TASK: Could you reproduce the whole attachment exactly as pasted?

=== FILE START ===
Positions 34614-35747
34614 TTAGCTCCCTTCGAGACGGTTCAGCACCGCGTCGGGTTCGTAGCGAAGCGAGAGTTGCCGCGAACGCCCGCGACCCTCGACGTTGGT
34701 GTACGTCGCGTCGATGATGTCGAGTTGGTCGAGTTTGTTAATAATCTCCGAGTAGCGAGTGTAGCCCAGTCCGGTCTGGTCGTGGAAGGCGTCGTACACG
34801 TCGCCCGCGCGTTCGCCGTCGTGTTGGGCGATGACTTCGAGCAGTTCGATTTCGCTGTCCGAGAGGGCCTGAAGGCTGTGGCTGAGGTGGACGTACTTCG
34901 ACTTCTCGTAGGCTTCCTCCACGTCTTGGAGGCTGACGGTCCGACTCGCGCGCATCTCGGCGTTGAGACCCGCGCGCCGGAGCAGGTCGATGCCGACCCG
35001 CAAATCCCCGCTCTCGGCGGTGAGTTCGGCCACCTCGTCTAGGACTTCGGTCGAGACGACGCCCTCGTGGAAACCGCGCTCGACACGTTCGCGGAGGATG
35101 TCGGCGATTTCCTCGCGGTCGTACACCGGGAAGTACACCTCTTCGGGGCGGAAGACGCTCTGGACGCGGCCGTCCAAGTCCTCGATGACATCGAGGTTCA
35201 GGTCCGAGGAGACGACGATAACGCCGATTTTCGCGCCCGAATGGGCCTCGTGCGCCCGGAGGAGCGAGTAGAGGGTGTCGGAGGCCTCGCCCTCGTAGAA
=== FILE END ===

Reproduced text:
Positions 34614-35747
34614 TTAGCTCCCTTCGAGACGGTTCAGCACCGCGTCGGGTTCGTAGCGAAGCGAGAGTTGCCGCGAACGCCCGCGACCCTCGACGTTGGT
34701 GTACGTCGCGTCGATGATGTCGAGTTGGTCGAGTTTGTTAATAATCTCCGAGTAGCGAGTGTAGCCCAGTCCGGTCTGGTCGTGGAAGGCGTCGTACACG
34801 TCGCCCGCGCGTTCGCCGTCGTGTTGGGCGATGACTTCGAGCAGTTCGATTTCGCTGTCCGAGAGGGCCTGAAGGCTGTGGCTGAGGTGGACGTACTTCG
34901 ACTTCTCGTAGGCTTCCTCCACGTCTTGGAGGCTGACGGTCCGACTCGCGCGCATCTCGGCGTTGAGACCCGCGCGCCGGAGCAGGTCGATGCCGACCCG
35001 CAAATCCCCGCTCTCGGCGGTGAGTTCGGCCACCTCGTCTAGGACTTCGGTCGAGACGACGCCCTCGTGGAAACCGCGCTCGACACGTTCGCGGAGGATG
35101 TCGGCGATTTCCTCGCGGTCGTACACCGGGAAGTACACCTCTTCGGGGCGGAAGACGCTCTGGACGCGGCCGTCCAAGTCCTCGATGACATCGAGGTTCA
35201 GGTCCGAGGAGACGACGATAACGCCGATTTTCGCGCCCGAATGGGCCTCGTGCGCCCGGAGGAGCGAGTAGAGGGTGTCGGAGGCCTCGCCCTCGTAGAA